Archive for the ‘Uncategorized’ Category

Updated version of Expenses Part 1

August 2, 2011

I have posted the update version to the first part of my tutorial on Core Data. This version of the tutorial covers Xcode 4, mostly covering the bindings portion since the prototyping tool didn’t make it into Xcode 4. You can read the post here. As a reminder I will not be adding any tutorials to this site anymore as I have moved my blog to my main development website


Blog moving

July 20, 2011

This is just a quick note to let you all know I have moved my blog to one of my domains. It is now at Now that Lion has been officially released I plan to update the tutorials for Lion & Xcode 4.1 (I should have some time next week). All of these updates will appear only on my new blog! I will add a note to each of the posts here as they get updated on the new site for the sake of those that find them through Google.

WWDC 2010 Session Breakdown

April 28, 2010

So the information for WWDC came out today (with a whopping 5 weeks notice) and it struck me, as it has many people judging by Twitter, that this year Mac OS X is the red headed step child more so than ever. To demonstrate this I went through all the sessions, of which there are 66 this year, and determined if they were just for iPhone OS, just for Mac OS X, for both, or weren’t really specified. I did this overall and by category and here are the resulting charts:

As you can see almost every session applies to iPhone OS in some way and very few apply to only Mac OS X. If this is any indication then even the sessions that apply to both OSes will mostly focus on iPhone OS. The question now is, is it really worth it for non-iPhone developers to bother going this year?

Troubleshooting tips part 1: NSLog, etc.

January 31, 2010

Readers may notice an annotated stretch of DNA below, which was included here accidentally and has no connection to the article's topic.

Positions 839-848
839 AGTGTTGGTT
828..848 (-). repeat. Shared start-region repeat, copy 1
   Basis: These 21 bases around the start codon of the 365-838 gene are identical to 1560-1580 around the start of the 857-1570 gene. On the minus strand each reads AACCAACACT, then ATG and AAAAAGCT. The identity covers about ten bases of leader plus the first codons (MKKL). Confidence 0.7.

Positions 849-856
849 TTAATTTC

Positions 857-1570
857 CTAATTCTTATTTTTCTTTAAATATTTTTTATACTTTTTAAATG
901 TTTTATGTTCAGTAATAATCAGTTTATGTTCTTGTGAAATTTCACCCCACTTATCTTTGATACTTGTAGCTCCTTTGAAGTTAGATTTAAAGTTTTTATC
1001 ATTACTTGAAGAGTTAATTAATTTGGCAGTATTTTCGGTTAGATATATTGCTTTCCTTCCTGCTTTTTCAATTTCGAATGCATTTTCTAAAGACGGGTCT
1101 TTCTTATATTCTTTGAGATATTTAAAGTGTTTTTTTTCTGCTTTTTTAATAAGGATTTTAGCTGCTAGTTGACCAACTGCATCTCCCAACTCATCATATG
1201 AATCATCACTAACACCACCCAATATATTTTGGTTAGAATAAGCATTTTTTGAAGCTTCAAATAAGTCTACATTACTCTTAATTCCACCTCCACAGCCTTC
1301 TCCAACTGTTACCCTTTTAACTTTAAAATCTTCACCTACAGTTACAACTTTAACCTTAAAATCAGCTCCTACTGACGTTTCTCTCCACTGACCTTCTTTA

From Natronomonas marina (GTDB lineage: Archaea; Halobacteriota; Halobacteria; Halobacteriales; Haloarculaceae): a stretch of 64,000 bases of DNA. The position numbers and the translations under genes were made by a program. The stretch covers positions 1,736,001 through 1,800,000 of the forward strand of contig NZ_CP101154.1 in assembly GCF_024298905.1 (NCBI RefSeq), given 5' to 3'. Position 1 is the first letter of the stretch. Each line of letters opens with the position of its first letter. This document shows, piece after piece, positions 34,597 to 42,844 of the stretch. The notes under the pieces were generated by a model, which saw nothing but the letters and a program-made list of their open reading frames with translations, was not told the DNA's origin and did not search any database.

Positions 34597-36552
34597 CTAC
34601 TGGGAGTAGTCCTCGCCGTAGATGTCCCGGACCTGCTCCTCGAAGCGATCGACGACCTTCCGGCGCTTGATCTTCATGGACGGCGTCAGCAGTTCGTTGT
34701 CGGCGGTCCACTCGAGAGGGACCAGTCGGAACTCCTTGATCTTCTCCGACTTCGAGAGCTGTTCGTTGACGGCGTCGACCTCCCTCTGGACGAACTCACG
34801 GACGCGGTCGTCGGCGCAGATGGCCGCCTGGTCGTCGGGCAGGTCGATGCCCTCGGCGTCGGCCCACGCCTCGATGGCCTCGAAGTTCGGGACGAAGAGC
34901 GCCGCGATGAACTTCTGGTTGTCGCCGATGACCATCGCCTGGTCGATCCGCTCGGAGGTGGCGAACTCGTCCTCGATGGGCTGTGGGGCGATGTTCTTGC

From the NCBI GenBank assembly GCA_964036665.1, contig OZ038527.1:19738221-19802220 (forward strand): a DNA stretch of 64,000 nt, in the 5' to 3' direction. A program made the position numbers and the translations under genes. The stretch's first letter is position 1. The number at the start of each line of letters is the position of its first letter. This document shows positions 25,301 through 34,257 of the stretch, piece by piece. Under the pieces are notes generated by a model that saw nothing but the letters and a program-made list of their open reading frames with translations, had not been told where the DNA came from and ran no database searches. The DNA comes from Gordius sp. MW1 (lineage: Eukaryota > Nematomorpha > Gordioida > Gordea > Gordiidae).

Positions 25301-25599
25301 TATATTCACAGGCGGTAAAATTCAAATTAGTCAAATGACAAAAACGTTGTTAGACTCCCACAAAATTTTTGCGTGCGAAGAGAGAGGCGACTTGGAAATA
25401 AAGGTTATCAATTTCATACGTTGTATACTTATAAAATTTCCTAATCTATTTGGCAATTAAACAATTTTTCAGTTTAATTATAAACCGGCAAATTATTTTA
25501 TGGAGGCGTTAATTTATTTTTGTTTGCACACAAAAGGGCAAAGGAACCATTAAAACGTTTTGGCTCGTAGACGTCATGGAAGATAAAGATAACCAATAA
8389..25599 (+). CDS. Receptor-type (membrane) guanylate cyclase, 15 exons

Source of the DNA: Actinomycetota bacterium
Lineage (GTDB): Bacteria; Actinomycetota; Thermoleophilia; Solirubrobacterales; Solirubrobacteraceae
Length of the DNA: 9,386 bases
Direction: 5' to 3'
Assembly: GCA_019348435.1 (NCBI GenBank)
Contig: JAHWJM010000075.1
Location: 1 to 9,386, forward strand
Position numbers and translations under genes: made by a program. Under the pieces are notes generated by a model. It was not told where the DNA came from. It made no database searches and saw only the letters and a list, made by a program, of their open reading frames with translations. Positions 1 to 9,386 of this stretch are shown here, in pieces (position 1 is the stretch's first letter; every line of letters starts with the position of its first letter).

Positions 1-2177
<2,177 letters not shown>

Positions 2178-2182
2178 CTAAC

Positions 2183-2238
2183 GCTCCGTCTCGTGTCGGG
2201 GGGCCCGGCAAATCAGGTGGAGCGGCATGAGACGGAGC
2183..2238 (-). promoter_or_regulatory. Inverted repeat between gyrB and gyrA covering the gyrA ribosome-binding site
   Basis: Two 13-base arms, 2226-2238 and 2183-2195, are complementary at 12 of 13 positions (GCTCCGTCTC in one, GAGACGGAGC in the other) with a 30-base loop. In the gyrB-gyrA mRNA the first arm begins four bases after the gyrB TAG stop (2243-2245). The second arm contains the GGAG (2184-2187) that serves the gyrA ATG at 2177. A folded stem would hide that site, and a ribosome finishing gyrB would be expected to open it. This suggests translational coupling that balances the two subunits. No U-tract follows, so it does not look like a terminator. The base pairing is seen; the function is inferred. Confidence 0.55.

In the course of working on part four of the Expenses tutorial I kept getting the error about the store being incompatible with the store used to create the file despite the fact that I copied the code over from a working project. I of course started with the generic “Clean All” option, but that didn’t do me any good. As I have never had any formal programming classes (other than a year in Middle school where we had to make a flowchart for how to make a cheeseburger and wrote everything in BASIC, and I don’t mean Visual Basic, I mean late 1980’s BASIC) I don’t really understand how debuggers work, I can do some really basic stuff with the Xcode one now, but nothing of substance. After I was convinced that I had done everything right (after all I’m perfect, right?) I added a single NSLog to the start of the newly overridden method NSLog(@”configuring store.”);. Then I hit build and run, and was confronted by the lack of any statements in the log about configuring store. I was of course at once convinced that there must be something wrong in the system so I, again, did the default “Clean” thinking that would solve it, still no message in the log. I tried a different machine, still no log message. I then went hunting in the docs to see if the method had been deprecated, but it hadn’t been. In desperation I copied the method from the documentation and pasted it into my code, suddenly I had a log message and it all worked. I, of course, was confused and so looked back through the part of the tutorial with the method in it, to see if I miss a part of the method or something. It looked right… until I finally looked letter by letter and saw that I had mis-spelled coordinator by leaving out an ‘o’ the odds of me mis-spelling words is pretty high (I suck at spelling) so I should have looked for that kind of thing sooner, but I thought I had pulled from working code.